Until then, we may as well enjoy being collateral damage - especially when it means a pay-what-you-want deal for the entirety of Blendo Games' back catalogue.
Tripwire's World War 2-based multiplayer shooter Red Orchestra 2 has just received an update adding four free new maps! And there's a free Steam weekend, giving you a chance to try out the game! And, right now, it's ridiculously cheap from a variety of places! You would think all these things would be cause for celebration. But no, war is a harrowing exercise in futility and despair and, given Tripwire's dedication to accuracy, they've marked the occasion with a thoroughly bleak trailer.
The Humble Bundle has evolved. No, not into a Wartortle - the charitable pay-what-you-want initiative is set to get humbler and bundlier and even more regular with the announcement of The Humble Weekly Sale, which will offer a new game for your consideration every Tuesday. The first deal goes live now, with the wonderful Bastion. As ever you can pay what you want for a DRM-free copy of the game (on Windows, Mac and Linux), though a donation of $1 or more will also get you a Steam key. If you beat the average you'll get extra digital content; spend $25 or more and you'll get physical merch thrown in too, including an actual Bastion bandana. Just the thing for when you wake up in a world of floating islands, with Logan Cunningham narrating everything you do.
Don't worry, the Humble Bundle for Android 5 may name-check Google's telephonic operating system but, in typically Humble fashion, the latest round-up of pay-what-you-want indie games is available for PC, Mac and Linux too. This version of cross-platform indie pick 'n mix includes four games as standard, with another two available to those who beat the average. Among them is the excellent Super Hexagon.
Mojang's Mojam, the charity game making competition, has come to an end. Teams had three days to make a game themed around a choice of words from a list including Nuclear, French, Endless, War, Kittens, Spaceship and Pizza. As a result, a game called Nuclear Pizza War now exists. Still, at least we've avoided Endless Kitten Pizza. That would just be bleak.
Mojang are about to kick off Mojam, their charity gamejam session. It's due to start at 5pm GMT, so maybe they already have. Look inside! Do you see Swedish indie folk rushing to create a game in only three days? Or possibly engaging in "bacon slapping distraction"? If so, then it's on. Don't worry, we don't expect you to watch all of it.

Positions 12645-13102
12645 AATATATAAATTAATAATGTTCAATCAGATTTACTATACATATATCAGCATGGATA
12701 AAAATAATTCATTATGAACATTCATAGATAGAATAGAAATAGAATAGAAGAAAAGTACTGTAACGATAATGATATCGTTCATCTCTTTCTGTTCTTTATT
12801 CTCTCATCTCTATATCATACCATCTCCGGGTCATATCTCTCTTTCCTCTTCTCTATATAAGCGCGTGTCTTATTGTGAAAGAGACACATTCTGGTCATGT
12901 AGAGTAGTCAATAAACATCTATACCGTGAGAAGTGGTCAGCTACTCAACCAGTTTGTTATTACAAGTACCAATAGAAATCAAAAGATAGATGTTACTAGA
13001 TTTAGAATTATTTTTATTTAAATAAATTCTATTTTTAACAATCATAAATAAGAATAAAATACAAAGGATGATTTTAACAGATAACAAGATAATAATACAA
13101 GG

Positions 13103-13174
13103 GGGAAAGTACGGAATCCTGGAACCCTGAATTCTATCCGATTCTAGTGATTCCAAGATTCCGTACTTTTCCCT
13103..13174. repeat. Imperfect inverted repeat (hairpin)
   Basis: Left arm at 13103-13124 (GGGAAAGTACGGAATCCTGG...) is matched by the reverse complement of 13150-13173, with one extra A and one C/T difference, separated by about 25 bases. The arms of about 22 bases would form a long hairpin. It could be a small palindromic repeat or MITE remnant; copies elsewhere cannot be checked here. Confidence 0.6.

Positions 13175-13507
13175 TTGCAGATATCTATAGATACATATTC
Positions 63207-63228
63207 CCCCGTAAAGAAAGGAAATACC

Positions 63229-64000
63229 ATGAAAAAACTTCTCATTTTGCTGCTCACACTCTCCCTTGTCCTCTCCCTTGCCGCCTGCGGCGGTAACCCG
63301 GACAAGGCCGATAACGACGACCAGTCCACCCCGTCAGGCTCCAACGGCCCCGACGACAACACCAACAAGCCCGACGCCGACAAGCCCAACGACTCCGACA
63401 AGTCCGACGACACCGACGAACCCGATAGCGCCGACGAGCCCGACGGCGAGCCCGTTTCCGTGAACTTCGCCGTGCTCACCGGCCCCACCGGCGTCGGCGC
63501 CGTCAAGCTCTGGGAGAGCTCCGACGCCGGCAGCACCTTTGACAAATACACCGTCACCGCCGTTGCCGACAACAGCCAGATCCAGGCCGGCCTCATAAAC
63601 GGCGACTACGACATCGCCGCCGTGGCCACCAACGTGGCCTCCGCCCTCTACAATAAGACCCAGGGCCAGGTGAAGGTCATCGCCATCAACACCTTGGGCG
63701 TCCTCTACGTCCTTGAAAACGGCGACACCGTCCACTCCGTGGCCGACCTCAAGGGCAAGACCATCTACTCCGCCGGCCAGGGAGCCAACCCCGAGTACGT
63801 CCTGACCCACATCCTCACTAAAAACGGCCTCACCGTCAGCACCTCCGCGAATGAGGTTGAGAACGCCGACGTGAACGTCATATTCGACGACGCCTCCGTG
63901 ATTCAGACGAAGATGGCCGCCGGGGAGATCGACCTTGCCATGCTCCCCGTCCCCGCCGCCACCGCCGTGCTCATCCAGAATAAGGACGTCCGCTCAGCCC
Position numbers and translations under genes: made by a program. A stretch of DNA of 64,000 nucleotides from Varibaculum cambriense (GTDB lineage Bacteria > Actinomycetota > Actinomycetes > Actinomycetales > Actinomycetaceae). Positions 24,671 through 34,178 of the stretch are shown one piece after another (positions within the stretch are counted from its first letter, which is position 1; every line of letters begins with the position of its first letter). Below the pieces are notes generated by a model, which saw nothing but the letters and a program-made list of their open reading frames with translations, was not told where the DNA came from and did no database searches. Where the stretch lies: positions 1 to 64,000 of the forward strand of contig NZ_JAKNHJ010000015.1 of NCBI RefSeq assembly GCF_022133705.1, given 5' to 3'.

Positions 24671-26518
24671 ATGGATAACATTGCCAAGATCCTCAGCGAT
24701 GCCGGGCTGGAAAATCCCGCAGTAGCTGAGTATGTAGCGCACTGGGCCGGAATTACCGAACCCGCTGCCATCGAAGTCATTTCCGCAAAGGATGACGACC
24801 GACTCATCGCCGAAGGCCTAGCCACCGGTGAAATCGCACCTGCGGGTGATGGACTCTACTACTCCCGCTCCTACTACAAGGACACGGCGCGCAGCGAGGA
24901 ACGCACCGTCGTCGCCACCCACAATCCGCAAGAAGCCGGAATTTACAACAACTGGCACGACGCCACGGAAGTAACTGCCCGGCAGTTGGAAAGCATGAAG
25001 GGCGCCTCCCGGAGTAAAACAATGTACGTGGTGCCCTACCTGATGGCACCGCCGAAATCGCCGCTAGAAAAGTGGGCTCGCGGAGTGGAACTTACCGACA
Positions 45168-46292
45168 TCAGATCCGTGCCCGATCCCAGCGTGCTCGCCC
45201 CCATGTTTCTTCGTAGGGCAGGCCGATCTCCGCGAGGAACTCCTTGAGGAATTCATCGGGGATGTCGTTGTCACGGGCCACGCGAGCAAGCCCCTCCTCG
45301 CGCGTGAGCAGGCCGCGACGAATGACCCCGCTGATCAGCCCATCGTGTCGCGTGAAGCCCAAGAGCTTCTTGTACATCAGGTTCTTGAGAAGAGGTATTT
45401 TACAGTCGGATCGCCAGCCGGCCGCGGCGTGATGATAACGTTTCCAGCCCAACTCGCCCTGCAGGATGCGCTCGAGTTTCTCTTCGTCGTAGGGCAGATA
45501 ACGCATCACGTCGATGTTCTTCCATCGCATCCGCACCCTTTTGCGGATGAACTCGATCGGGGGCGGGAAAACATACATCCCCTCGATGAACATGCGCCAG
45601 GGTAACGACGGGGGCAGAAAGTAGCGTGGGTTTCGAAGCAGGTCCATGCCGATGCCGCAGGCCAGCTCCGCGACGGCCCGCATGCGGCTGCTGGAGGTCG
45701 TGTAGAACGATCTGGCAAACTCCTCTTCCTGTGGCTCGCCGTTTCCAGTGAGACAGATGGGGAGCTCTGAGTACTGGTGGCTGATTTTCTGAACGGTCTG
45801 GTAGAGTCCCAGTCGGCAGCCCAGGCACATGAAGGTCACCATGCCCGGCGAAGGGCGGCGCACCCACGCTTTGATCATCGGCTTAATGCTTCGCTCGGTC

Now there's even more reason to use that holiday cash Aunt Myrtle sent you on something charitable. The ongoing Humble Indie Bundle 7 has just expanded its indie game offerings to include The Basement Collection of Flash games, the action puzzle platformer Offspring Fling, and the retro 2D platformer Cave Story. The original bundle was packed with indie hits Snapshot, Closure, The Binding of Isaac and its Wrath of the Lamb DLC, Shank 2, Dungeon Defenders and its DLC, Legend of Grimrock, and the documentary Indie Game: The Movie. So, for the next six days, you can snatch up nine full games and one movie for a price that's absurdly close to free.
Valve aren't the only company throwing their weight behind Linux, everyone's favourite open-source operating system. Following the success of their controversial, definitely-not-indie Humble Bundle, THQ president Jason Rubin has stated that they are "evaluating the cost/benefit [of developing for Linux] as we speak". (Thanks to PCGamesN for discovering this.)
We've hit that mid-way point in a Humble Bundle's life where sweeteners are added to the already surgery proposition of a pay-what-you-want selection of great games. However with this, the most corporate of Humbles, we also get the slightly bitter taste of a DLC mission pack.
The THQ bundle has been updated to add Titan Quest and Red Faction: Armageddon's Path of War DLC for bundlees who contribute over the average - currently standing at $5.61.